of risk. Operators can manage risk differently but must be able to show that it is at least equivalent

3
    http://www.resourcesandenergy.nsw.gov.au/__data/assets/pdf_file/0007/419515/MDG-1006.pdf
http://www.resourcesandenergy.nsw.gov.au/__data/assets/pdf_file/0006/419514/MDG-1006-TR-spontaneous-combustion-
management.pdf

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to the recognised standard to discharge their duty of care. The current approved Recognised
Standards (RS) relevant to this chapter include:
•    RS8: Conduct of Mine Emergency Exercises and
•    RS11: Training in Coal Mines.
20.1.3.3      Public Health Act 2005

Section 11 of the Public Health Act 2005 defines ‘public health risk’. The definition for public health
risks outlines those activities, animals, substances or things that are to be a public health risk for
the purposes of the Act and provides for specific public health risks to be prescribed by regulation.
Information on assessing public health risks is set out in the ‘Environmental health risk
assessment: Guidelines for assessing human health risks from environmental hazards’ (EN Health
2012). The document presents a general environmental health risk assessment methodology
applicable to a range of environmental health hazards.
Public health risks are categorised as either a ‘local government public health risk’ or a ‘State
public health risk’. Generally, local governments are responsible for enforcing all public health risks
set out in the Act except those related to lead and paint, which are enforced by Queensland
Health. Environmental health officers are the main occupational group with skills and knowledge
to be appointed as authorised persons.

20.2        Methods

Studies undertaken and reported in this SEIS were reviewed to identify baseline health and safety
values, potential impacts and mitigation measures. Community receptors include consideration of
surrounding landholders, downstream water users and community using the same transportation
routes. Receptors were identified to assess the significance of public health and safety impacts
because of the Project.
Potential impacts of mine affected water discharges, air emissions, noise and odour were
identified through the development of the technical assessments in which the individual
methodologies have been described in the following EIS chapters: Chapter 7 – Waste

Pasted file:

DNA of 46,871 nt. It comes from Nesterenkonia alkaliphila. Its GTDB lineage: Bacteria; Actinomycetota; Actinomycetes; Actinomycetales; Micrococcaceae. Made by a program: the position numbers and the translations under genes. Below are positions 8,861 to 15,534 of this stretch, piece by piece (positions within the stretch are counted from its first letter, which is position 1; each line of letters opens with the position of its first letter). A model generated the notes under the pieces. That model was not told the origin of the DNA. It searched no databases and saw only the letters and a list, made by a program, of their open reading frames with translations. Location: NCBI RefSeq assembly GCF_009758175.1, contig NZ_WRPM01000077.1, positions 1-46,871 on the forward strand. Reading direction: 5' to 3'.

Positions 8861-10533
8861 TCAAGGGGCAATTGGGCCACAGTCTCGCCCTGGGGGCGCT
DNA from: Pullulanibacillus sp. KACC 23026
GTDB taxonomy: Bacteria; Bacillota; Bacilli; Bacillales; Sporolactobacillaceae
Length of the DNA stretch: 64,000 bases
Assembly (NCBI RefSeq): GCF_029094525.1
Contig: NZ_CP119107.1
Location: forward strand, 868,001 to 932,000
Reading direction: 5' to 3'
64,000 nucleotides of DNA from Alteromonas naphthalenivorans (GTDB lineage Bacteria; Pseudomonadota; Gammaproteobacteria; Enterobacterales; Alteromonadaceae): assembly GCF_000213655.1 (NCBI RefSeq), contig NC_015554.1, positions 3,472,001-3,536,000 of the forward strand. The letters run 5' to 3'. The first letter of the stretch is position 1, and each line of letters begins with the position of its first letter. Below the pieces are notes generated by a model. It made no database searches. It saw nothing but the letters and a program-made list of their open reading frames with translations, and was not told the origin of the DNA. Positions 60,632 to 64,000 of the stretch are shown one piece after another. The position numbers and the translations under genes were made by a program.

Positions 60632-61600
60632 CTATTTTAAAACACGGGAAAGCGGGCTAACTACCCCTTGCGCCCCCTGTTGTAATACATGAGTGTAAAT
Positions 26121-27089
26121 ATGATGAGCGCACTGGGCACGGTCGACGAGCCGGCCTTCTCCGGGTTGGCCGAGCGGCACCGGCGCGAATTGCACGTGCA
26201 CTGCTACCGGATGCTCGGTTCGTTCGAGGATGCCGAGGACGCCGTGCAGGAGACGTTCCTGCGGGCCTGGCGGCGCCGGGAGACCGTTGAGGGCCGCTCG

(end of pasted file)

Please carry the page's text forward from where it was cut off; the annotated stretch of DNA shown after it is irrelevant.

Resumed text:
Management, Chapter 9 – Surface Water, Chapter 10 – Groundwater, Chapter 12 – Air Quality and
Greenhouse Gas, and Chapter 13 – Noise and Vibration.
Potential impacts to the community’s safety from hazardous activities, increased traffic generation
and increased workers from outside the community because of the Project are addressed in the
following chapters:
•    Chapter 6 – Traffic and Transport
•    Chapter 9 – Surface Water
•    Chapter 12 – Air Quality and Greenhouse Gas
•    Chapter 13 – Noise and Vibration
•    Chapter 19B – Social Impacts and
•    Chapter 21 – Hazard and Risk.
A review of these chapters was undertaken to identify those which have the potential to impact
beyond the mining lease boundaries and on the community public and health values.

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20.3           Existing Health and Safety Community Values

The surrounding community is first defined and identified to understand the community health
and safety values. Each existing community value and quality of that value has been identified.

20.3.1 Potentially Affected Population
The environment surrounding the Project area is comprised of cattle grazing and mining. The
closest townships are:
•     Ogmore, approximately 7 km northeast of the Project area
•     Marlborough, approximately 25 km southeast of the Project area
•     St Lawrence, approximately 49 km north of the Project area and
•     Rockhampton approximately 130 km south of the Project area.
A detailed demographic profile of the local area including population sectors that are particularly
sensitive to environmental health factors such as children and the elderly is outlined in Chapter
19B – Social Impacts.
A number of sensitive receptors within a 10 km radius of the Project were identified. Areas
considered to be a sensitive receptor for this SEIS have been described as a place where members
of the community are likely to occupy, including townships, homesteads, recreational areas,
hospitals, libraries, public parks, schools, kindergartens and commercial businesses or workplaces.